It is possible to can apply for a business visa up to 3 months before the date of travel to Ireland.

If applicants are visiting another state prior to travelling to Ireland, they must have the relevant visa for that state in your passport before applying for an Irish visa.
 
2.  How to apply

Upon completion of the online application process, applicants must follow the instructions on the summary application form that is created by the online system. The summary form will contain information on where they have to submit their supporting documentation.
The summary form which applicants must print, sign and date must be submitted with their supporting documentation.
Applicants may be required to provide their biometric information as part of the application process.
 
3. A guide to supporting documentation.

If applicants submit any false or misleading information, or false supporting documentation as part of their application, it may result in the refusal of their application without the right of appeal. It may also result in them being prevented from making further Irish visa applications for a period of 5 years.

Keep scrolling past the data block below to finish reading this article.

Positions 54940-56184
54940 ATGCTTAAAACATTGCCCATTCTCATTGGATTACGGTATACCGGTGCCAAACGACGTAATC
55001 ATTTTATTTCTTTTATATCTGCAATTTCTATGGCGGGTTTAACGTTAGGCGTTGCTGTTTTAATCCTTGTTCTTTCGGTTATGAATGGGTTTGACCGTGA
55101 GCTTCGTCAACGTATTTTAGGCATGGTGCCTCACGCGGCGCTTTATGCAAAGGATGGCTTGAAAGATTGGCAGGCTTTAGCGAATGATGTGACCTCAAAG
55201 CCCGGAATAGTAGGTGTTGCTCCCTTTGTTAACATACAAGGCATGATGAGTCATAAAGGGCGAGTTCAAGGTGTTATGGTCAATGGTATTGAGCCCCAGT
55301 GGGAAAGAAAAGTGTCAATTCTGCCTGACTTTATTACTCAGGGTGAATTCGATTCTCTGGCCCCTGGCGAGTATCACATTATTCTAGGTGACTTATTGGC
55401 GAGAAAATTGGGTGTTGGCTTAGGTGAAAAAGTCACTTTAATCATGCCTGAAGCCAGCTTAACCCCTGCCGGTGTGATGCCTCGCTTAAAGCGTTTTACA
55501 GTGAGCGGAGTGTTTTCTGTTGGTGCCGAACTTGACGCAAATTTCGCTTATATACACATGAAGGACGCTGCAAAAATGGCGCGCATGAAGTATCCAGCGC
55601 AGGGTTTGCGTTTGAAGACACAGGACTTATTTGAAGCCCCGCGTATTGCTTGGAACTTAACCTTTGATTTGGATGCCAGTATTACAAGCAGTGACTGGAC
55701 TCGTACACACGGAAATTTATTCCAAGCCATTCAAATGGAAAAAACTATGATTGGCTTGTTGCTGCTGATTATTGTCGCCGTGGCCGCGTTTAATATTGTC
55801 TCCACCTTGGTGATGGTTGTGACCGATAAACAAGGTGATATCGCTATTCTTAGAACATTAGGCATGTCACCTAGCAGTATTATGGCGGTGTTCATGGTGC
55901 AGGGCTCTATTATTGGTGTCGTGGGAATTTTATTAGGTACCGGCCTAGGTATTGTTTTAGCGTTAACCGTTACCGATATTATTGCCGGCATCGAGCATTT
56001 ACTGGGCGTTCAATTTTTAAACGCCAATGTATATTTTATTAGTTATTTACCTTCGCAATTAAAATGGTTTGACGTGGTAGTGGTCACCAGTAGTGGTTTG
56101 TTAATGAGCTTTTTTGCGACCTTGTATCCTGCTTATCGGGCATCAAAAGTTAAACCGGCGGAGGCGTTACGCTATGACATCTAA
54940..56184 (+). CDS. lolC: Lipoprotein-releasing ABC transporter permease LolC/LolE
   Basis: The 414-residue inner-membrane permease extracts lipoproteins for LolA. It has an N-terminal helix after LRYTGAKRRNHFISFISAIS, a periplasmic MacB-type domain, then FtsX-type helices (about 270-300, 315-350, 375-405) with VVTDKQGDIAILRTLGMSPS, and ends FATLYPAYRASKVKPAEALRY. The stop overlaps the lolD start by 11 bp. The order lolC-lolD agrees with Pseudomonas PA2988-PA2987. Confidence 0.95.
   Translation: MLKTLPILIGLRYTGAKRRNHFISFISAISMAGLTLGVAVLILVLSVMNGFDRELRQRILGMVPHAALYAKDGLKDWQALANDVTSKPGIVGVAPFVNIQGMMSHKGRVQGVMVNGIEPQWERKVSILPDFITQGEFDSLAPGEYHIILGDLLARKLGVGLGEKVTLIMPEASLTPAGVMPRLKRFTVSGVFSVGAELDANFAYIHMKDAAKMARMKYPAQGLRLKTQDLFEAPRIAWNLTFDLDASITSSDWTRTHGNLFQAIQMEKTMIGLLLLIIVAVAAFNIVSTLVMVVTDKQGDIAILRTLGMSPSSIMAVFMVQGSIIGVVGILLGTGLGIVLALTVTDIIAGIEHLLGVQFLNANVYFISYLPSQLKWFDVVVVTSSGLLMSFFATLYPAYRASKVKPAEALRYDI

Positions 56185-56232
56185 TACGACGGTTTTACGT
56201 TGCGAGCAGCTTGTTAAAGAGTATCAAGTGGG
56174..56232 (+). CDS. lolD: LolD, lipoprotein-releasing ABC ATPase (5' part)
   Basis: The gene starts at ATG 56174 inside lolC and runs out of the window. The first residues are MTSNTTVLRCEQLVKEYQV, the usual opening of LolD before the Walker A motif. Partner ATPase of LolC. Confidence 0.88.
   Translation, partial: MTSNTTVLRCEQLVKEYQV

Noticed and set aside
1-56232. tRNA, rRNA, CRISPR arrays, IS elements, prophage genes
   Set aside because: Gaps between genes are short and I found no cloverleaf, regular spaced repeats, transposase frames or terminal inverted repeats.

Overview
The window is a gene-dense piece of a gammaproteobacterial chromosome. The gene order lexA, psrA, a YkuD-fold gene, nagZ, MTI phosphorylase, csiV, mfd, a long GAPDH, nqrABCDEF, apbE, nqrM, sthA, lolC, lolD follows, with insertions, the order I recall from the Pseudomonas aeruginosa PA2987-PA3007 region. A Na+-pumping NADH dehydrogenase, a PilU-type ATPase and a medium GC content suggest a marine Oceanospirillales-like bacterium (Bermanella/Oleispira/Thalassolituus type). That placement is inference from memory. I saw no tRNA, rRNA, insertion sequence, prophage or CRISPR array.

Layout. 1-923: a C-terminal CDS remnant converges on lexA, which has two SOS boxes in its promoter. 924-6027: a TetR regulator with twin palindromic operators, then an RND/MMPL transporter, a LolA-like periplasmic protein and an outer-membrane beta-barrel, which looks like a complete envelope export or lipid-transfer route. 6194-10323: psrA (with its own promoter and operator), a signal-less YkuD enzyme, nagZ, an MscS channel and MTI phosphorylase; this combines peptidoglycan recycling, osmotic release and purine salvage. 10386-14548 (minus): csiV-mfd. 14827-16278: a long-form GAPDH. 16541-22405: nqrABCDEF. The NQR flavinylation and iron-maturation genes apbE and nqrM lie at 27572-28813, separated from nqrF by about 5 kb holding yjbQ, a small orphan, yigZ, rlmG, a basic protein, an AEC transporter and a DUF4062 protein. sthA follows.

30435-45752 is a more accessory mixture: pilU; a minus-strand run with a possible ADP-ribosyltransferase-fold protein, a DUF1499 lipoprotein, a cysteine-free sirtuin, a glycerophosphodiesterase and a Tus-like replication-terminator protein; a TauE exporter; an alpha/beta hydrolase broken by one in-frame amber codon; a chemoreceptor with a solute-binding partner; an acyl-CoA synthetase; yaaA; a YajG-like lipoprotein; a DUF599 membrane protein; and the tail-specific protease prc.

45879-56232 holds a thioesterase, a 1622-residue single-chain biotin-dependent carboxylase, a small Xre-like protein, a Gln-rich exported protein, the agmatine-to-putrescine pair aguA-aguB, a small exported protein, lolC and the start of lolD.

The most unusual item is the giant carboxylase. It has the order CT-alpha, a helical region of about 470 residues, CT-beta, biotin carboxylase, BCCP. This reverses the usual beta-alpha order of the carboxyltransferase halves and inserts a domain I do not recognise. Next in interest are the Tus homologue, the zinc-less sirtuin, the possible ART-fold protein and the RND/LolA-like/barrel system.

The supporting documentation is as following:

• Two color passport sized photographs not more than 6 months old;
• A current passport and a full copy of any previous passports, that must be valid for at least 6 months after the intended date of departure from Ireland;
• A signed letter of application including your full contact details;
• Accommodation and travel details;
• Finances;
• Link to Host Company in Ireland;
• Evidence of your obligations to return to your country of permanent residence;
• Suggestions on how to show evidence of your obligations to return;
• Details of any family members;